American couple Janet and Mike move to England for his business. She soon becomes paranoid that he is having an affair with his attractive secretary, and decides to get back at him by pretending she herself has been unfaithful.
There is an on-going battle of industrial espionage between rival cosmetics companies, Femina, owned by Sir Jason Fox, and May Fortune, owned by Matthew Cutter. Caught in the middle between the two are among others top industrial designer Patricia Foster, who officially is on May Fortune's payroll after being fired by Femina, and Christopher White, a suave Brit who also is officially on May Fortune's payroll as Cutter's right hand man. On the surface, Patricia is still working for Femina trying to steal the new top secret formula for a water repellent hairspray developed by Dr. Stuart Clancy for May Fortune, that hairspray which would make all other hairsprays obsolete, while Christopher secretly tries to stop her. Below the surface, it is not clear whether either Patricia or Christopher truly are working for May Fortune, Femina or someone else. But as they progress through these on the surface missions, their true missions are eventually revealed as are their true allegiances, which ...Written by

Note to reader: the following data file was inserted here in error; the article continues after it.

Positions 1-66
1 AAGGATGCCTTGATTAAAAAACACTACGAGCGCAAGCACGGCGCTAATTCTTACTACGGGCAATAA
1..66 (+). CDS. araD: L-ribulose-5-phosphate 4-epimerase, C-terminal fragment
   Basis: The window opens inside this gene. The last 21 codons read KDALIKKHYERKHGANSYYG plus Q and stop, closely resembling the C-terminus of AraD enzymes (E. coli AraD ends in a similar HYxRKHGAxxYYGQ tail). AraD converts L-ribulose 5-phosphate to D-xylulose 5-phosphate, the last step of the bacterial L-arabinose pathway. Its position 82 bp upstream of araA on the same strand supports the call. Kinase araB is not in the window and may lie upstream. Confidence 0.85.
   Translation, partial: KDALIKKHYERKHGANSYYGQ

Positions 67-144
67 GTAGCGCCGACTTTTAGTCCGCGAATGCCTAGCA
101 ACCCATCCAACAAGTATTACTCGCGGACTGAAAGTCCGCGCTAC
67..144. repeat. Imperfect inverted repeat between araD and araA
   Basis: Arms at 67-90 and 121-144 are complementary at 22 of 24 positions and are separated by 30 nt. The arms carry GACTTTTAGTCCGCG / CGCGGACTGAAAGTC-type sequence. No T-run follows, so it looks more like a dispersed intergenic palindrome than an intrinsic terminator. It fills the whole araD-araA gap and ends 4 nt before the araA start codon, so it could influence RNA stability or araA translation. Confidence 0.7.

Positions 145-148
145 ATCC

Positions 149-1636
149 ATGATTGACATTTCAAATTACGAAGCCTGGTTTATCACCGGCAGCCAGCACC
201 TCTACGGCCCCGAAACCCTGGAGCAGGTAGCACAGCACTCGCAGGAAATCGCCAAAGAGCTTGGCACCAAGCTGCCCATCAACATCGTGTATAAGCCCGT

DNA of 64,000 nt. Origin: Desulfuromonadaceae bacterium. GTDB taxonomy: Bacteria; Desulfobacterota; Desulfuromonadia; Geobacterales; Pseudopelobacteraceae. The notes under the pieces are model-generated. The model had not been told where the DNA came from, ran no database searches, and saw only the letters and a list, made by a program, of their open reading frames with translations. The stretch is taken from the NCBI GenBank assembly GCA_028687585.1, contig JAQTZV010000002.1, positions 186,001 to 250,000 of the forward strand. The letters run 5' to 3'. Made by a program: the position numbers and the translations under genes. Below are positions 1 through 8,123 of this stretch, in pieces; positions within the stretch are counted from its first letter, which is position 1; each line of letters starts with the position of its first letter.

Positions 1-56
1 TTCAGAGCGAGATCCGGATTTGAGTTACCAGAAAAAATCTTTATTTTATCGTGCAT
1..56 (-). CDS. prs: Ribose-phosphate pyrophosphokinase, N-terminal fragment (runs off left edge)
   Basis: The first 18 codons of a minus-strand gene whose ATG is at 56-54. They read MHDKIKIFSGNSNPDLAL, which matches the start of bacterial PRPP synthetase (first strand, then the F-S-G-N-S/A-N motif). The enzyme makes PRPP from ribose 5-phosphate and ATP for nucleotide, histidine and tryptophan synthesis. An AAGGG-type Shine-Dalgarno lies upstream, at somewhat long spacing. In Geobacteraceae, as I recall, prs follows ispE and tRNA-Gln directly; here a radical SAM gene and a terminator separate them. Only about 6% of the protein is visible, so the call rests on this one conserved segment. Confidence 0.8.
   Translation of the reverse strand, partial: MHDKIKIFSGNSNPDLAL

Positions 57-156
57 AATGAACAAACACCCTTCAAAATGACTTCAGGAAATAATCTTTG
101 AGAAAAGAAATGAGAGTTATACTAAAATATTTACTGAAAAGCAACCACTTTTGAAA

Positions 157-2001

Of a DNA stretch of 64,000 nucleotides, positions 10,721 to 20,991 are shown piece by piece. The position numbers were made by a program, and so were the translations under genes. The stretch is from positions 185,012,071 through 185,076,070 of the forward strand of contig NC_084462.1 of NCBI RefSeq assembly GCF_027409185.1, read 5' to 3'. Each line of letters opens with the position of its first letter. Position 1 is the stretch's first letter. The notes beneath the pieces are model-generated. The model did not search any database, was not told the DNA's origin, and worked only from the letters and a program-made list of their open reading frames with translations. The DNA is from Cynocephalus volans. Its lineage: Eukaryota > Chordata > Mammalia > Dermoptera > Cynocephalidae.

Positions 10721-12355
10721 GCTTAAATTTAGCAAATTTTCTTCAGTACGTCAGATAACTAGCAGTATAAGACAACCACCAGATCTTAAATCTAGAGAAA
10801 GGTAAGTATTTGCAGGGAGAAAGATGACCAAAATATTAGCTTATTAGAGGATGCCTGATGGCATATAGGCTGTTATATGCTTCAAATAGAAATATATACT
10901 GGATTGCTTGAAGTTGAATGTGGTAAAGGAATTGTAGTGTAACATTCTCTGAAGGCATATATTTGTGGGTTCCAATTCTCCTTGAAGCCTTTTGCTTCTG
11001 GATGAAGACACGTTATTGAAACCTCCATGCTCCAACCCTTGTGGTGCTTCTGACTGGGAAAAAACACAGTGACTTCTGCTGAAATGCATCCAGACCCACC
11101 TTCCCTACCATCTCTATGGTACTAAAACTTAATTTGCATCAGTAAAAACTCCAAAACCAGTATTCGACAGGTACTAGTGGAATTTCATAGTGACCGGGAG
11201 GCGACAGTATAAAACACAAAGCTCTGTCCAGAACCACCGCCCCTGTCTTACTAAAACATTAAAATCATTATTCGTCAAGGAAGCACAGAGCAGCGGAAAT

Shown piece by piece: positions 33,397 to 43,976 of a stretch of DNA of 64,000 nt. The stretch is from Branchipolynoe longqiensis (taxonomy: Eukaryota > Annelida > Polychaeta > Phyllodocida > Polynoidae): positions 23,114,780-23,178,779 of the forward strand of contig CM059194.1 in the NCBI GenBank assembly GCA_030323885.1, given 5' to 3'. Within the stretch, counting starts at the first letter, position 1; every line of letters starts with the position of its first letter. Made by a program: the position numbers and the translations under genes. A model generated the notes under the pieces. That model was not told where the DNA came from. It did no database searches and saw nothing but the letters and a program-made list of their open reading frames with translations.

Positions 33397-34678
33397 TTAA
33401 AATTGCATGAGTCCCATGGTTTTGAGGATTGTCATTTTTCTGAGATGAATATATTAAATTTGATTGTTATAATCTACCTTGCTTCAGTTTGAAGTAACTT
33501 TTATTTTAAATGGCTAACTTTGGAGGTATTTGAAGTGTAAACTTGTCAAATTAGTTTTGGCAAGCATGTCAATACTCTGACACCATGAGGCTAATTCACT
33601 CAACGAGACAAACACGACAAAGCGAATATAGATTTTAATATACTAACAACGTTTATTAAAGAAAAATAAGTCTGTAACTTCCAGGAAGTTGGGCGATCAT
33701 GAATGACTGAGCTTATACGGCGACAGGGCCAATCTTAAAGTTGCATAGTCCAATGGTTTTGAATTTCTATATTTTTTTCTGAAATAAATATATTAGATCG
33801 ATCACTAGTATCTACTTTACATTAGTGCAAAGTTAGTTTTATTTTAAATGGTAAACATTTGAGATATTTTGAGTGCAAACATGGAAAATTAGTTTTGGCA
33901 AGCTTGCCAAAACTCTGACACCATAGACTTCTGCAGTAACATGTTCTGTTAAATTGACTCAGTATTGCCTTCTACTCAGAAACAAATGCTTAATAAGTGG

Each screen of the opening credits is presented uniquely. The names of the leads appear in speech/thought bubbles of an extra. One page appears gradually as a walkie-talkie's antenna extends. Others fade in, slide in, are pulled from behind walls, appear with different clipart, etc. See more »
A rather sad farewell for Twentieth's famous CinemaScope logo.
The talents of Frank Tashlin and Doris Day would seem to be a Hollywood combination made in heaven but, with "The Glass Bottom Boat" (made at M-G-M a year earlier than "Caprice') and this one, their fans were doomed to a certain degree of disappointment. The main trouble with this film is its impossibly convoluted and ridiculous script, giving little opportunity for anyone to shine, except, perhaps, the set and clothes designers, though one must appreciate that their efforts look very, VERY much of the dreaded "Mod" period when this one was conceived.
Technical credits are, for the most part, top-notch, especially that old pro Leon Shamroy's lush cinematography (although I do recall that the back projections were very obvious when I saw this on a 40-foot wide CinemaScope screen when it was first released).
I've never been a particular fan of Richard Harris and he was most definitely miscast opposite Doris. His too-clipped delivery of some of his lines can be attributed, I suspect, to Mr. Tashlin's rather slack direction (unusual for that comic master).
All in all, when one considers that producer Martin Melcher, Doris's husband, was, at the time, squandering her hefty paychecks in unwise investments, it's easy to understand why Ms. Day has since been content to retire form the screen and allow us to remember her better, earlier efforts.
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